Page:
One of the most important things we will ever learn about the universe is just how big it is, practically, for our purposes. In the last century we’ve learned that it it is far larger than we knew, in a great many ways. At the moment we are pretty sure that it is about 13 billion years old, and that it seems much larger in spatial directions. We have decent estimates for both the total space-time volume we can
I accept your claim that this tension exists. Yes, any theory must deal with many difficulties.
The point of my comment was not to present an impossibility theorem, but to suggest that there are several highly nontrivial challenges that any theory of negative mass particles must confront and I know of no plausible solution to any of these, but maybe someone will find a way around them.
You're right that there are many known examples of forces getting stronger or weaker as the universe evolves (both the strong and the weak forces did this in opposite ways in the early universe). However, with regard to negative mass particles, there is generic tension between having a sufficiently large coupling to populate them after inflation while keeping this coupling sufficiently small to avoid all the problems associated with radiating extremely large numbers of conventional particles (and other tachyons) in a runaway process that endlessly fills the universe with more stuff.
I agree that zero coupling is implausible, but it isn't obvious that the coupling can't become very low at current pressures and temperatures, even if high enough in the early universe.
RE: 3) To be clear, I would never deprive him of his first amendment rights ;) Let's see where it goes
Apologies for missing your paragraph on this earlier, but I agree with your observation that there may be a loophole if such particles don't couple to the matter we know and love.
However, the cosmological challenge of having completely decoupled particles is that it's not easy to populate them in the early universe. One might argue that they were around from the beginning as an initial condition, but it is overwhelmingly likely (though not yet fully established) that the very early universe underwent a phase of "inflation" during which it was expanding at an exponential rate.
This inflationary expansion dilutes the number densities of all possibly pre-existing particles by at least a factor of ~10^30 (and often much more depending on as yet unknown details about this phase). Inflation ends when the field that drives this expansion (the "inflaton") transfers its energy to create more familiar particles through some coupling, so there is no known way of filling the universe with an appreciable number of completely non-interacting particles.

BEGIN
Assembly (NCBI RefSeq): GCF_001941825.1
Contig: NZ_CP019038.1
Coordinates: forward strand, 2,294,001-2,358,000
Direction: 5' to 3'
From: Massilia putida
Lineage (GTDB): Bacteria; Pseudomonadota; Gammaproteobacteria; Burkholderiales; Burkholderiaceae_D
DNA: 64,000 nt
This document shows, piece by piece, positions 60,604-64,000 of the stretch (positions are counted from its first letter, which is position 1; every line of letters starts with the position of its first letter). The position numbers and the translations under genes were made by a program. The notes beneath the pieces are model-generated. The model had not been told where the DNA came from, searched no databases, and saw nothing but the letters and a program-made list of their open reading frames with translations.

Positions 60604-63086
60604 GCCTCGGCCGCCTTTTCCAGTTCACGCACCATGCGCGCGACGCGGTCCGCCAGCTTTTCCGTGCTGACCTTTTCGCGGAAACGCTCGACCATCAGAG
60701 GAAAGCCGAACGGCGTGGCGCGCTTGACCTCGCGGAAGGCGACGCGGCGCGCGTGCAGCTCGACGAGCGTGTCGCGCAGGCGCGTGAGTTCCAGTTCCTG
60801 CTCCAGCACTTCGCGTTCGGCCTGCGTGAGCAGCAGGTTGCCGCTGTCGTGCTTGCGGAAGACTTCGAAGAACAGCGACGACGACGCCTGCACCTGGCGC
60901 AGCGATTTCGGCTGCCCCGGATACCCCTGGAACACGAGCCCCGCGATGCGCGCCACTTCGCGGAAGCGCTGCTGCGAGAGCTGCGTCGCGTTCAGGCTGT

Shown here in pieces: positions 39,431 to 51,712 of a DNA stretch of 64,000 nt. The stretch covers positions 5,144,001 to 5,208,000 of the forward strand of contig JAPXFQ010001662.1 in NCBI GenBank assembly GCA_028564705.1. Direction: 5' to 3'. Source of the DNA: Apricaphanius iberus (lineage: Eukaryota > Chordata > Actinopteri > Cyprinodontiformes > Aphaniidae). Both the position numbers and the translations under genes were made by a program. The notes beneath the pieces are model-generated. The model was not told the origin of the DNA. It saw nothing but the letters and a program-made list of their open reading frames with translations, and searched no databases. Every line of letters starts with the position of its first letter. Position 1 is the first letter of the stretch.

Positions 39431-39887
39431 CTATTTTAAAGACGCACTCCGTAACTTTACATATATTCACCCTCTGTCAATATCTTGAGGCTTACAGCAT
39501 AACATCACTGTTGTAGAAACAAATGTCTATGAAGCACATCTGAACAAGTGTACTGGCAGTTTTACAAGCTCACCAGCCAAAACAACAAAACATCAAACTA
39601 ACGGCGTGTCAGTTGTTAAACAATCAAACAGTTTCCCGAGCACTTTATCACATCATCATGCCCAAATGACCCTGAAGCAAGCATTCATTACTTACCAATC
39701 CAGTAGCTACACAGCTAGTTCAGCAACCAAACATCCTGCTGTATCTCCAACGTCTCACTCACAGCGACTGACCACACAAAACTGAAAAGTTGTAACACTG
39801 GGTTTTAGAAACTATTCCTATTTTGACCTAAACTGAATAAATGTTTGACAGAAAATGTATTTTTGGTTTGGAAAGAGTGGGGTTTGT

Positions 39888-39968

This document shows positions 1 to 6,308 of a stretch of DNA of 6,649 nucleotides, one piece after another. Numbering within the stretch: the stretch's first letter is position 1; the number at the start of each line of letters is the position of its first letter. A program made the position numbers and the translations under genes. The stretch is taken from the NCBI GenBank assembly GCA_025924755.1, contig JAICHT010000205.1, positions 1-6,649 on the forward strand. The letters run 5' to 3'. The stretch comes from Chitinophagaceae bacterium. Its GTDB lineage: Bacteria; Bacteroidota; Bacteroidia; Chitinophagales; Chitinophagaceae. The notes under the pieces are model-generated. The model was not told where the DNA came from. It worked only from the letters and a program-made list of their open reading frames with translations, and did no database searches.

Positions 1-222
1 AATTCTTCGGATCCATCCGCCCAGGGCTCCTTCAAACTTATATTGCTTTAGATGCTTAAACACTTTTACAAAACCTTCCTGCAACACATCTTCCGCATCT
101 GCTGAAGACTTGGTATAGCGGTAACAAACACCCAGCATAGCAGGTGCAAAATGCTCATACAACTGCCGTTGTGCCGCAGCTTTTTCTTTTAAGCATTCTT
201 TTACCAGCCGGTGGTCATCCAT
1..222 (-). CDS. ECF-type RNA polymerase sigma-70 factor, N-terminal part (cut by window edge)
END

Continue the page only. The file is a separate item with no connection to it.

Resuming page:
1) I accept your claim. 2) This is the issue I pointed to in my 4th to the last paragraph. But there need not be a coupling to allow such emissions. 3) He should be allowed to offer evidence and analysis regarding his hypothesis even if he doesn't answer all the questions a high energy journal wants answered. I agree a good next step is to try to explain a wider range of empirical patterns, beyond what he considered in this paper.
A couple of minor technical points here.
1) Dark energy does not have a negative energy density. This quantity is strictly positive, but it does exert negative pressure, which gives rise to accelerated cosmic expansion. If we think about this as a substance, it seems very exotic since no other known form of matter has negative pressure. However, we can equivalently think of accelerated cosmic expansion as just a modified version of the original (minimal) General Relativity which includes an additional term (the cosmological constant) that enables accelerated expansion without spoiling any of the deeper principles of the theory.
2) Negative mass particles (tachyons) are problematic in quantum theories because their kinetic energy (which is proportional to mass) is negative. Thus, they can always lower their energy by going faster and conserving energy by emitting arbitrary numbers of other, positive mass particles; they would never stop doing this.
That said, it is technically possible for a spin-0 particle (like the Higgs boson) to *very temporarily* have a negative mass (and it likely did have one in the very early universe). However, the resulting instability from this negative mass changes the vacuum energy state of the universe and forces the Higgs to acquire a positive "vacuum expectation value" which is responsible for giving masses to the known elementary particles. In this new vacuum, all known particles (including the Higgs boson) all have positive masses.